Classrooms have come a long way. There’s been an exponential growth in educational technology advancement over the past few years. From overhead projectors to iPads, it’s important to understand not only what’s coming next but also where it all started.
We’ve certainly come a long way but some things seem hauntingly similar to many years ago. For example, Thomas Edison said in 1925 that “books will soon be obsolete in schools. Scholars will soon be instructed through the eye.” I’m pretty sure this is exactly what people are saying these days about the iPad.
Also in 1925, there were “schools of the air” that delivered lessons to millions of students simultaneously. Scroll down to find out how that worked (hint: it wasn’t by using the Internet!)
Here’s a brief look at the evolution of classroom technology. Do you have a piece of technology that you think should be included? Tweet @edudemic or let me know in the comments and I’ll be sure to add it to the timeline! **Updated to include items suggested in the comments! Videotapes, Pens, Copiers, and more!**
Wooden paddles with printed lessons were popular in the colonial era. Perhaps this is where fraternities got the idea? On the paper there was usually the alphabet and a religious verse which children would copy to help them learn how to write.
This is a pointer and also a corporal punishment device. Seems like both this and the Horn-Book had dual purposes in terms of ‘educating’ the youths of that era.
The precursor to a slide projector, the ‘magic lantern’ projected images printed on glass plates and showed them in darkened rooms to students. By the end of World War I, Chicago’s public school system had roughly 8,000 lantern slides.
Used throughout the 19th century in nearly all classrooms, a Boston school superintendent in 1870 described the slate as being “if the result of the work should, at any time, be found infelicitous, a sponge will readily banish from the slate all disheartening recollections, and leave it free for new attempts.’
Still going strong to this day, the chalkboard is one of the biggest inventions in terms of educational technology.
Just like the chalkboard, the pencil is also found in basically all classrooms in the U.S. In the late 19th century, mass-produced paper and pencils became more readily available and pencils eventually replaced the school slate.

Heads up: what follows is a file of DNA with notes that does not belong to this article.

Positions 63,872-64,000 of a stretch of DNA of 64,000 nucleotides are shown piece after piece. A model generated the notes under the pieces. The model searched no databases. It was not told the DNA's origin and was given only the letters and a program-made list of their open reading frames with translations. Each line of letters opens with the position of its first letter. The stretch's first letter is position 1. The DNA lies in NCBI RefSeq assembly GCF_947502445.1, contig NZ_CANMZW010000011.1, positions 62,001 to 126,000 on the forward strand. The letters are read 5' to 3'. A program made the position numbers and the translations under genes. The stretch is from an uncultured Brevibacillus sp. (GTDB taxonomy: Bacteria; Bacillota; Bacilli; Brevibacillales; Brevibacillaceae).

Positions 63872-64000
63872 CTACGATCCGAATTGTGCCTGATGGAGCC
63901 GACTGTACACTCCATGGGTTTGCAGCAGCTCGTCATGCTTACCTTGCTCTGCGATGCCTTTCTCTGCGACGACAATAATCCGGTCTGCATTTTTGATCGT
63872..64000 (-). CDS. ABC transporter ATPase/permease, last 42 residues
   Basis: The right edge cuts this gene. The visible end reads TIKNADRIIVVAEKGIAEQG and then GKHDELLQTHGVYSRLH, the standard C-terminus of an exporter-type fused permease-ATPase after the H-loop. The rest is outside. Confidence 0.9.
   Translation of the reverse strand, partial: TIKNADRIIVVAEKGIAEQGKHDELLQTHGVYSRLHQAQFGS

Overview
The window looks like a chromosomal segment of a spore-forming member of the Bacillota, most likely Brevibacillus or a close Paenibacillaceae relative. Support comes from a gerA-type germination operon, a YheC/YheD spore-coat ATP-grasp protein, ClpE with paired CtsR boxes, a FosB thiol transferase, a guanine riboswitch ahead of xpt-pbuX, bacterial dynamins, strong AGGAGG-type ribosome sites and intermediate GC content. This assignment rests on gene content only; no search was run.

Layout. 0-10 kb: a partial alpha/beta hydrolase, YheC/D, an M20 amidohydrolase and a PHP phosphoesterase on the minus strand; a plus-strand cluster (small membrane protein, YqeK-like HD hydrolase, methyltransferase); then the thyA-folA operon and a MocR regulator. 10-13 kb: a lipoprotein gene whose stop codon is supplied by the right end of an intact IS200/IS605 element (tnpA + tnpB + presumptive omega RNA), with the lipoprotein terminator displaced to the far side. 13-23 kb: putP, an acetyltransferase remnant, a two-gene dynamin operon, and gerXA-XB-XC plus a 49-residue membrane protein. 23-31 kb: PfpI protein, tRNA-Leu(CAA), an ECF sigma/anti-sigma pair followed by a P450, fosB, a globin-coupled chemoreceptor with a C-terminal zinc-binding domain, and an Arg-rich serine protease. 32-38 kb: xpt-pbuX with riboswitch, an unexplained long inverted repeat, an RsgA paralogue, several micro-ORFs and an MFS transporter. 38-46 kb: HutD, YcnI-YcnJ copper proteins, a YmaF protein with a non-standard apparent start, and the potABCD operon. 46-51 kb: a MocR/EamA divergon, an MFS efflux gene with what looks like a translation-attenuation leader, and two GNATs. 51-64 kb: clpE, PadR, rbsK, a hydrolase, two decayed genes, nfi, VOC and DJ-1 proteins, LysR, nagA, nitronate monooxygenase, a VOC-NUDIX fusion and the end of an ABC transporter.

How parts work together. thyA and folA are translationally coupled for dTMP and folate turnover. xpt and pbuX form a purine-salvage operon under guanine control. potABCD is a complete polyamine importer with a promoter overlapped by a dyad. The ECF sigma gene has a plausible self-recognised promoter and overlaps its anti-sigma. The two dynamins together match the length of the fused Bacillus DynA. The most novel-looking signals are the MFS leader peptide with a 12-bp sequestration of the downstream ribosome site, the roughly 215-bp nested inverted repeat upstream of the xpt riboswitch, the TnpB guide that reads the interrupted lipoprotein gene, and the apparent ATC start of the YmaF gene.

At the turn of the century, the Keystone View Company began to market stereoscopes which are basically three-dimensional viewing tools that were popular in homes as a source of entertainment. Keystone View Company marketed these stereoscopes to schools and created hundreds of images that were meant to be used to illustrate points made during lectures.
Similar to the motion-picture projector, Thomas Edison predicted that, thanks to the invention of projected images, “books will soon be obsolete in schools. Scholars will soon be instructed through the eye.”
New York City’s Board of Education was actually the first organization to send lessons to schools through a radio station. Over the next couple of decades, “schools of the air” began broadcasting programs to millions of American students.
Initially used by the U.S. military for training purposes in World War II, overhead projectors quickly spread to schools and other organizations around the country.
While it was originally invented in 1888, it was not until 1940 that the ballpoint pen started to gain worldwide recognition as being a useful tool in the classroom and life in general. The first ballpoint pens went on sale at Gimbels department store in New York City on 29 October 1945 for US$9.75 each. This pen was widely known as the rocket in the U.S. into the late 1950s.
Surviving into the Xerox age, the mimeograph made copies by being hand-cranked. Makes you appreciate your current copier at least a little bit now, huh?
Thanks to theories that students could learn lessons through repeated drills and repetition (and repeated repetition) schools began to install listening stations that used headphones and audio tapes. Most were used in what were dubbed ‘language labs’ and this practice is still in use today, except now computers are used instead of audio tapes.
William Oughtred and others developed the slide rule in the 17th century based on the emerging work on logarithms by John Napier. Before the advent of the pocket calculator, it was the most commonly used calculation tool in science and engineering. The use of slide rules continued to grow through the 1950s and 1960s even as digital computing devices were being gradually introduced; but around 1974 the electronic scientific calculator made it largely obsolete and most suppliers left the business.